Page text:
Unless one just happens to be a psychopath, beating a dead horse will eventually become monotonous. So while one can easily find a myriad of issues on which to lambaste and criticize the Knicks for once again losing a contest, as they did on Tuesday night when they fell 109-94 to the Cleveland Cavaliers, let's take a moment and find some silver linings in the Knicks' performance. Let's also ignore the fact that for there to be a silver lining, there must first be a cloud, and having lost their 15th game of the season, and their seventh by double digits, there is a cloud hundreds of miles across hovering over the Knicks franchise.
Still, not all was absolutely abysmal for the Knicks on Tuesday as they did receive valuable contributions from two of their highest-paid players, exactly where teams rely on getting most of their production. Carmelo Anthony, around whom the Knicks offense is built, handled his high-usage responsibilities in incredibly proficient fashion during the contest. For the game, Anthony shot 9 of 15 on his two-point attempts, 3 of 4 from three-point range, and also converted on both of his free throw attempts.
His 29 points led the Knicks offense, and his efficient shooting was made all the more remarkable by the high degree of difficulty of most of his shots. Anthony fashions himself an elite jump shooter, which he is not more often than he is, but on Tuesday he was at the top of his game and managed to produce 143 points per 100 possessions despite only taking two shots in the paint and attempting no other shot closer than 13 feet.
Anthony's teammate, Amar'e Stoudemire, took a much different approach to his scoring in the contest. Where Anthony plied his offensive trade like he was allergic to the paint, Stoudemire reveled in the quality looks he received in the paint, making it his home for the evening. All but one of Stoudemire's shot attempts were hoisted up from the paint and he made 7 of his 10 field goal attempts for the contest; he also chipped in a lone free throw, giving him 15 points for the contest, second-highest for the Knicks.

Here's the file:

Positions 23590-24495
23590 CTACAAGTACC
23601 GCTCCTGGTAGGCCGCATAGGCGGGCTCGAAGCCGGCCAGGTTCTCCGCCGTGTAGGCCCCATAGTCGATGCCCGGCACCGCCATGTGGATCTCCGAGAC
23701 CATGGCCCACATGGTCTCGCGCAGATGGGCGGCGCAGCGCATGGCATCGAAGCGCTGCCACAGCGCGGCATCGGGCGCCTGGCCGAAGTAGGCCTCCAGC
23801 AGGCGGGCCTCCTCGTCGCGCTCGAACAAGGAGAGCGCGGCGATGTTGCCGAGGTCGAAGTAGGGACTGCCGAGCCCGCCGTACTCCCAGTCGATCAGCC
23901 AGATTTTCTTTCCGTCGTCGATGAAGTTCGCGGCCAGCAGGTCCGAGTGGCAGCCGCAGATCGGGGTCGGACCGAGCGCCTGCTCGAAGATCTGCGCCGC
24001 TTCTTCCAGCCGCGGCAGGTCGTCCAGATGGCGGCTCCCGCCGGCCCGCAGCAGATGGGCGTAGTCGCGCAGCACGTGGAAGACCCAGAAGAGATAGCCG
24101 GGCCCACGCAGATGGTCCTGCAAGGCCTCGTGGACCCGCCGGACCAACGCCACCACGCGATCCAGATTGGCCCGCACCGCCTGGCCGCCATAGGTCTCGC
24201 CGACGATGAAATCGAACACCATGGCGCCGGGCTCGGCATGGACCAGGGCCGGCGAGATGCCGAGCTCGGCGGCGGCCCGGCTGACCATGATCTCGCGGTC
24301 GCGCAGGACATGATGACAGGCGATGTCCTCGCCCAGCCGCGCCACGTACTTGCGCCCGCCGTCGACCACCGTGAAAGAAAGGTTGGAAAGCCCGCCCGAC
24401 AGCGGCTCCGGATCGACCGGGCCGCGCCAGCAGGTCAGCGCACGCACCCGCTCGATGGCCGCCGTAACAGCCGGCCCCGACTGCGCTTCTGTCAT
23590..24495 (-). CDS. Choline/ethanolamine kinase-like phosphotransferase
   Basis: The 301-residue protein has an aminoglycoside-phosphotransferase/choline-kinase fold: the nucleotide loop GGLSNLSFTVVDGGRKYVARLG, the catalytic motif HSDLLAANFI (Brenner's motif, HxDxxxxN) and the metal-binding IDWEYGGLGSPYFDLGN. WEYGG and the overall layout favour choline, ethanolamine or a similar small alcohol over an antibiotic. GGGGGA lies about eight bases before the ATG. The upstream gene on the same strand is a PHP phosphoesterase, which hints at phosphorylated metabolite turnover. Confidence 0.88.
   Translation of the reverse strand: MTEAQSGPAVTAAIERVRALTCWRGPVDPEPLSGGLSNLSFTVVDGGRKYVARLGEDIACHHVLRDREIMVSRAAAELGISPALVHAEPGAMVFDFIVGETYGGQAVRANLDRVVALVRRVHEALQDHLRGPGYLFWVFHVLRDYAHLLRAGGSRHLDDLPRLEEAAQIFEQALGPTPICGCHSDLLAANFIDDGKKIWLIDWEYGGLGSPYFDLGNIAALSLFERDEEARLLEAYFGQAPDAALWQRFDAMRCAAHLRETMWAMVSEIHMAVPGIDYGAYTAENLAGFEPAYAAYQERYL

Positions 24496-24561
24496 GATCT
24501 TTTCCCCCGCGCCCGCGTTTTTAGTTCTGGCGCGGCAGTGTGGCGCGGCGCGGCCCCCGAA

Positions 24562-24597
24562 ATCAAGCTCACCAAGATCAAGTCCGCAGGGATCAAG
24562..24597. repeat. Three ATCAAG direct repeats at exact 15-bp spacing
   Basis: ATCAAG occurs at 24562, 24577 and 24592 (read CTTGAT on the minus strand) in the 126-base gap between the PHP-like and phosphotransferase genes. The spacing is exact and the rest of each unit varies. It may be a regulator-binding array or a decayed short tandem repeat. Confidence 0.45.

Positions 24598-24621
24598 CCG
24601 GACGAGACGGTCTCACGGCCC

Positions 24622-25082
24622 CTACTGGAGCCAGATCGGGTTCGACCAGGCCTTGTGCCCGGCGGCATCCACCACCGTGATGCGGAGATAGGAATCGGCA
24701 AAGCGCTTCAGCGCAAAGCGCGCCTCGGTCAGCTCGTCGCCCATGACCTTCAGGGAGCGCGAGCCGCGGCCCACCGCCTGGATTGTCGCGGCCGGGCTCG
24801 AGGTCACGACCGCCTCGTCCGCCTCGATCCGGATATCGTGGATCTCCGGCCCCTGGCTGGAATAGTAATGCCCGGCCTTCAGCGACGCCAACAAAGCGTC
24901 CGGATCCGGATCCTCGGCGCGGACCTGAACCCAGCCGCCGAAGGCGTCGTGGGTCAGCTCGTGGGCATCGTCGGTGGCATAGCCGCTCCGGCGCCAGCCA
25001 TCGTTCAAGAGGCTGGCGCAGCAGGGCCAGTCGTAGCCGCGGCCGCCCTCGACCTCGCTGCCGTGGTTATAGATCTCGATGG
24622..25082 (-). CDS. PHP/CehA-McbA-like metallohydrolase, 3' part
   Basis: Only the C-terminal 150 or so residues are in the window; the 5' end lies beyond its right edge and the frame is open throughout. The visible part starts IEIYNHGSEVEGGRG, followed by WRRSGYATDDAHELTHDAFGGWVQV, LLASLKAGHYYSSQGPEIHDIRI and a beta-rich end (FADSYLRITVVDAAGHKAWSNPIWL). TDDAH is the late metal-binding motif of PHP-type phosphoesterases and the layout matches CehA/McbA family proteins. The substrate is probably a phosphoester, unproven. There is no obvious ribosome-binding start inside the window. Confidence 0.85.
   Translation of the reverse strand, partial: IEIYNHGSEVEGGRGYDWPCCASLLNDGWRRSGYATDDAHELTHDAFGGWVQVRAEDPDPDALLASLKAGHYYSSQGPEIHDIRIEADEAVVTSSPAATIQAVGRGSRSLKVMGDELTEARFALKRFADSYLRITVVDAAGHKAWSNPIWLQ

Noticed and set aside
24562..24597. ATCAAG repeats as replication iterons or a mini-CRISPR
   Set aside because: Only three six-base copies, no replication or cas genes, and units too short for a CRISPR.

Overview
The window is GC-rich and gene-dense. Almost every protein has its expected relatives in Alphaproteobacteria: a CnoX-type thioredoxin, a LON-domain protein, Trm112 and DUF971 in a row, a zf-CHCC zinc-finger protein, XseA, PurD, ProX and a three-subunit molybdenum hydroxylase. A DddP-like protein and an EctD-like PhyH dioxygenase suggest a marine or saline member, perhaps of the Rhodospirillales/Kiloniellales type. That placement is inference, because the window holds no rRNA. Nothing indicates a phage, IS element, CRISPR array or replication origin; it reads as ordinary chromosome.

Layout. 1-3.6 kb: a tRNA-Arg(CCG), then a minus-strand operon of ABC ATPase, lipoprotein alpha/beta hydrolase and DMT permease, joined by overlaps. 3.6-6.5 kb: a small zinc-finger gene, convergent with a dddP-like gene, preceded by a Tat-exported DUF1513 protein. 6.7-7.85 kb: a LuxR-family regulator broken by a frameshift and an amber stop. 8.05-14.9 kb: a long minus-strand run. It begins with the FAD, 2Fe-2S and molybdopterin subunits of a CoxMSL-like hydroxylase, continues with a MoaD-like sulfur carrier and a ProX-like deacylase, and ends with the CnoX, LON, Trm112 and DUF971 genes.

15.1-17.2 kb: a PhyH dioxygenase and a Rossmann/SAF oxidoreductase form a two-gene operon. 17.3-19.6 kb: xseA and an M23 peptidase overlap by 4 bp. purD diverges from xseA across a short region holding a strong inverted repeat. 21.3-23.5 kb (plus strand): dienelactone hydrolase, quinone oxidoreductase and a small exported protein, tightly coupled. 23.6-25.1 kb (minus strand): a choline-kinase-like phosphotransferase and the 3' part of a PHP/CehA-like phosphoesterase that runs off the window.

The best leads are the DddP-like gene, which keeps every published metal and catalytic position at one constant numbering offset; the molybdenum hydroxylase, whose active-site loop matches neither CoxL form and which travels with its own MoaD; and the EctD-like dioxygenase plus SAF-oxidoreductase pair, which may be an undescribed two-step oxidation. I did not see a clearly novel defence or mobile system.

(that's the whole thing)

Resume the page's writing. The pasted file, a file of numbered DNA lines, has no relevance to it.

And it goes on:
While Anthony and Stoudemire were the stars for the Knicks on offense, the Knicks also received positive contributions from a couple of their role players. Pablo Prigioni made the most of his limited shot opportunities, knocking down two of his five three-point attempts in the game, but was at his best with his distribution of the ball. Despite playing in the Knicks' isolation-heavy, stagnant offense, Prigioni was still able to dish out nine assists, meaning he assisted on 44.0 percent of the Knicks' made baskets during his 27 minutes on the floor, while only turning the ball over once.
Rookie Tim Hardaway, while not excelling overall in the game and showing a complete lack of disdain for filling up the stat sheet, did score nine points on only seven field goal attempts, giving the Knicks one more efficient player on offense.
Even with four players playing so well on offense and the team able to score at an above-average rate for at least one contest, the Knicks offense was simply no match for the ineptitude of the Knicks defense that was no match for the mastery of Cleveland Cavaliers point guard Kyrie Irving. Or really, any part of the Cavaliers offense not named Andrew Bynum and Dion Waiters.
Irving was unstoppable on Tuesday, or at least the Knicks made him look the part, as he scored 37 points, shared the wealth with his teammates with 11 assists, dominated a huge percentage of the Cavaliers' offensive possessions (37.0 percent), and produced 156 points per 100 possessions. It was a tour de force performance and one for which the Knicks simply had no answer, not that they have had any answers on defense all season.
With Irving leading the way, the Cavaliers scored 124.6 points per 100 possessions, just a fantastical number.
By their very nature, silver linings will always be overwhelmed by the clouds they find themselves in as the Knicks experienced first-hand on Tuesday. Getting a few good performances from their players did not matter in the long run because the team does so few things right and so very many things wrong, a fact of which their opponents are more than happy to take advantage.